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Tuesday, May 07, 2019 

Avengers: Endgame borrows elements from bad modern stories

If what's told in these 2-3 news items - the first from the Fort Smith Times-Record - are correct, it appears Avengers: Endgame lifts some elements from the most truly awful comics and crossovers of recent years. First though, I must focus on the following paragraphs, which feature some disturbing liberal propaganda:
Back when the Living Legend of World War II was thawed out of his iceberg in 1964, he explained that he became a popsicle in 1945. However, Marvel Comics, who were then called Timely, continued to publish “Captain America Comics” until 1950. And as Atlas Comics, the publisher revived the character for three issues in 1954. If the Star-Spangled Avenger was snoozin’ in an ice cube since ’45, who were these other Captains America?

Turning lemons into lemonade, Marvel established that two other patriotic superheroes from the ’40s, The Patriot and the Spirit of ’76, were asked by the Army to appear as Cap in public after 1945 as a matter of morale. Since both were killed in battle, the government used an incomplete version of the Super-Soldier serum to create an entirely new Captain America in 1954. That Cap went bonkers, becoming a lunatic super-patriot who saw Commies under every bed. This retroactive history jibed perfectly with the jingoistic “Captain America” comics of the 1950s, which are pretty hard to read now.
More of that "jingo" propaganda? Ugh. This is just leftism at its most atrocious. Plus, if memory serves, the 50s stories were written by Stan Lee, and this proves the social justice movement is still after him long after he's gone. Now, here's what alarms me pertaining to the film, if this is accurate:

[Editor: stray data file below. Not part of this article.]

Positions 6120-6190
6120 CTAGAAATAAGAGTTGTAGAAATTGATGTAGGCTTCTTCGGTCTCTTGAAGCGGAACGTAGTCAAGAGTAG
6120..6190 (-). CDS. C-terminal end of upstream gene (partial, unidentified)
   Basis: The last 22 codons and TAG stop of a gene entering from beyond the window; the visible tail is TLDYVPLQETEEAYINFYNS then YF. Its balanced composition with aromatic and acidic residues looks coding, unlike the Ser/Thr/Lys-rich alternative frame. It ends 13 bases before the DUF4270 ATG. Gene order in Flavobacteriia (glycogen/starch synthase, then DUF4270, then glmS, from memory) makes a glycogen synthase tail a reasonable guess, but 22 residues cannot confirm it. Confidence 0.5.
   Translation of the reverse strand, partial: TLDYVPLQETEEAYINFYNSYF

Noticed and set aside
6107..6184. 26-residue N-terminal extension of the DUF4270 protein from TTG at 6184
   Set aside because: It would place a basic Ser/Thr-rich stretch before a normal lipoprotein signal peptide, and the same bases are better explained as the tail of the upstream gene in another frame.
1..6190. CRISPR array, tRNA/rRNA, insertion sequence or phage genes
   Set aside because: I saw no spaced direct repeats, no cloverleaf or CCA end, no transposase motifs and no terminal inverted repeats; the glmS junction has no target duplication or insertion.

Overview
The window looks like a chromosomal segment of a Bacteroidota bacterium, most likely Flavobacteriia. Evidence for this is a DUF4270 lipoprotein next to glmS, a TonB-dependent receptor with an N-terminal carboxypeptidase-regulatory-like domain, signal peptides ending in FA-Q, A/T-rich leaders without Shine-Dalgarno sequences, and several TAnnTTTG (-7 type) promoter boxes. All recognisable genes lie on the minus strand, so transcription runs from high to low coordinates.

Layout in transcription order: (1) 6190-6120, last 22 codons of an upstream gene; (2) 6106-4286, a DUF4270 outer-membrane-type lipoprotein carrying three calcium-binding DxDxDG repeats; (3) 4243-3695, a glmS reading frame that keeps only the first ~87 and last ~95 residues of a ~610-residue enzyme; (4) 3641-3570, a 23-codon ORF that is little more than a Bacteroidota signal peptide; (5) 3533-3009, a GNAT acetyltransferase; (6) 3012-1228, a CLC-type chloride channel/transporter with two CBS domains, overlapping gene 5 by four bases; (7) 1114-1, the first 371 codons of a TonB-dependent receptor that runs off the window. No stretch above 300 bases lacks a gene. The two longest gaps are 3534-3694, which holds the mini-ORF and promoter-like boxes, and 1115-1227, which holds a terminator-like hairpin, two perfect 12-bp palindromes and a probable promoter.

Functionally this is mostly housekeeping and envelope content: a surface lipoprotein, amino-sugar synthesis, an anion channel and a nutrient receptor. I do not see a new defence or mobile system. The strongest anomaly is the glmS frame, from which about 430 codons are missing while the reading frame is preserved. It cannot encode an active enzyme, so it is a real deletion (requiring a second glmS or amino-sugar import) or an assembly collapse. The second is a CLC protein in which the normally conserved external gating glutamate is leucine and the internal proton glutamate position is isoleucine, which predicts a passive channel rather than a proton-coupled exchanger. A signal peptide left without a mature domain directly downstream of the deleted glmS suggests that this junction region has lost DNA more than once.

HAIL HYDRA: And, yes, there’s yet another Captain America callback worth mentioning. Maybe they were trying to squeeze them all in now that Steve Rogers is retired?

Anyway, in 2016 Kobik, a sentient cosmic cube, altered the timeline to establish Steve Rogers as a lifelong member and true believer of the fascist organization Hydra. Much angst and fisticuffs ensued when Cap said “Hail Hydra” and took over America. I don’t know how this was undone, as I never read the story — the idea of a fascist Captain America makes me nauseous.

I’m almost mollified by Cap’s use of “Hail Hydra” to defuse the elevator scene from “Captain America: Winter Soldier” and walk away with the Mind Stone without a fight. Clever. But I still won’t read that 2016 story.
Is that so, he didn't like Spencer's repellent tale? Well then how come the reporter was willing to read a nauseous story like Identity Crisis in 2004, and made excuses for James Gunn in the past year? If they used that shout-out seen in a word balloon from the Secret Empire crossover for the film, that was uncalled for, and only makes me shake my head that so many people would overlook it in the film, no matter how uninformed they were of what transpired back in the comics. Someday though, they'll put two and two together, and feel as incredulous about the inclusion of the lines as the readers who're more in-the-know could feel.
HAWKEYE GOES LONG: In the pages of “Secret Avengers” in 2013, the whole world was attacked by The Descendants, murderous androids with the powers of various Avengers. There was some sort of MacGuffin that could shut them all down and it fell into the hands of the Avenging Archer after all the big guns had been defeated. There was one whole issue of nothing but Hawkeye running through the streets of New York fending off androids like a halfback running for the goal line.